Team Sh! had the idea for this post this morning, when we read the instructions for a new G-spot Vibrator and found this classic:
‘Do not use product while asleep’
Apart from thinking it was funny, we were kind of surprised – we’d never stock a vibrator so boring it sent you to sleep! But it set us thinking about some of the classic vibrator instructions we’ve seen over the years, and the reasons for them.
There’s a logic behind not falling asleep with a vibrator still switched on, because any toy might, if left running long enough, get quite hot. (Or run down your batteries and be really disappointing next time you switch it on!) Usually there is a good reason for the weirdest instructions for a sex toy.
Common Vibrator Warnings
‘Do not use on unexplained calf pain’
This seems like a strange use for a vibrator – we’ve not encountered too many customers with inexplicably painful calves who thought that using a Rabbit Vibe on them was going to help!
The reason for this vibrator instruction, apparently, is to avoid the risk of causing a blood clot (deep vein thrombosis) to move around the body, which can be dangerous. After some extensive googling, we can’t find any instance of this actually happening. We strongly suspect a lawyer somewhere sat down to work out every possible way someone could cause accidental harm with a vibrator, and came up with a cover-all instruction for each & every vibrator manual!
On a similar theme, there’s this instruction;
‘Sold as a novelty item only’
So, what’s a novelty item? Well, in the USA, sex toys can be legally sold as a ‘novelty item’, putting them in the same category as blow-up sheep and other joke-shop stuff. We reckon that’s a bit cheeky – sex toys are much more important and ought to have higher standards, but using that label means manufacturers don’t have to take legal responsibility for the vibrator as a usable toy, just as a joke for a hen-night. Here at Sh! we’ve got our own higher standards and only the very best toys make their way on to our shelves, but they’ll still come with that warning in the instructions, so the manufacturer can sell it in the USA.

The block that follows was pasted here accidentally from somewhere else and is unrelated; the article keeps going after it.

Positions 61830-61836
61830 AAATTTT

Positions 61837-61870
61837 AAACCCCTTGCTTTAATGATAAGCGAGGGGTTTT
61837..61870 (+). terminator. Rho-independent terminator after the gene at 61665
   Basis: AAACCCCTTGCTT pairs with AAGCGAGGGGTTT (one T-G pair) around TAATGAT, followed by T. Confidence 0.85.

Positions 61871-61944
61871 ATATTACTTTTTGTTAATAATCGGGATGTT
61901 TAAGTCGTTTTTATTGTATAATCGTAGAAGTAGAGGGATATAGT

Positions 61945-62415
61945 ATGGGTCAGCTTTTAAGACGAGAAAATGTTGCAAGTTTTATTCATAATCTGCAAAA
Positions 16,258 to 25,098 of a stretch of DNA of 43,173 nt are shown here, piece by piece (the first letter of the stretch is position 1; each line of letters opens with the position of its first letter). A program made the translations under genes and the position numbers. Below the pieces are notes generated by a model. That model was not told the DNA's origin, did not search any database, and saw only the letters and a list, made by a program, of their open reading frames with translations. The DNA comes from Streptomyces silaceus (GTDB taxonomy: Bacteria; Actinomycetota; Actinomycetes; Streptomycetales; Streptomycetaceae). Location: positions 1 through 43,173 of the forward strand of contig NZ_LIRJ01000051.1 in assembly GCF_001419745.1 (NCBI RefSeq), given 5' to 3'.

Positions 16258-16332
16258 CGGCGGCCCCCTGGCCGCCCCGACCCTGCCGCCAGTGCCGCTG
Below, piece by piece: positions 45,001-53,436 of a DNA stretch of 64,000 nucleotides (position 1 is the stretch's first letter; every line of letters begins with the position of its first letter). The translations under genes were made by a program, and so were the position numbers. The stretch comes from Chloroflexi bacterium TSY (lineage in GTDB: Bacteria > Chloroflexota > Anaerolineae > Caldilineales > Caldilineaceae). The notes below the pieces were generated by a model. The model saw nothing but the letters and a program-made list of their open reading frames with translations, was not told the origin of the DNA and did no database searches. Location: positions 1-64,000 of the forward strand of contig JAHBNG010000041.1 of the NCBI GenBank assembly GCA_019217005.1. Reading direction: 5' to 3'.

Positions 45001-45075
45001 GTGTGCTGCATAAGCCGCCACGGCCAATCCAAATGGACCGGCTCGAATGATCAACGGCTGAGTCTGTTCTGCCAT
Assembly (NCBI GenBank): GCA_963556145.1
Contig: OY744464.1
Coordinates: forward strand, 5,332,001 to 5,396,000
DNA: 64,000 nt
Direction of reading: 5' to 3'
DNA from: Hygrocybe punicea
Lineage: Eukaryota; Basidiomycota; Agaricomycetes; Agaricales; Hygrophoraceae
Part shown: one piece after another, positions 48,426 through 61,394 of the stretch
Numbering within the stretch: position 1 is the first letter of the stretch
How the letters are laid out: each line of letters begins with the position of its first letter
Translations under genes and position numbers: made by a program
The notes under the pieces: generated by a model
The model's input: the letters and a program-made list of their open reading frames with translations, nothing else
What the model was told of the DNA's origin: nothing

We’ve also seen this instruction on many a vibrator package:
‘To avoid injury or aggravation of pre-existing conditions, this device should not be used on swollen or inflamed areas of skin’
Which raises the question, as many women have objected, what do they mean by swollen or inflamed?
Does an excited clitoris count?
This is more legal-speak designed to cover the backs of manufacturers, rather than to help the customers, we think…
We also love the Fun Factory warning pictures attached to their instructions. We spent a while thinking ‘Don’t sniff it or listen to it? Why not?’ before we realised that the vibe was not meant to be put in your ear or up your nose. (We still don’t know why anyone would try that!)
Or this fabulous clanger: “Stimulate the anal of good assistant” – does it mean we should reward helpful staff with some anal rubbing..? We are pretty sure HR will have issues with this kind of hands-on approach!
So, there’s a whistle-stop tour round the odder things that lawyers think we might do with our toys! Our very favourite, though, is the one Rocks-Off put on the Rude Boy, one of our most popular prostate massagers:
‘Warning – Intense ejaculation!’
Now there’s vibrator instruction we can work with! We want to put ‘Warning – incredible orgasms ahead!‘ on some of our goodies now…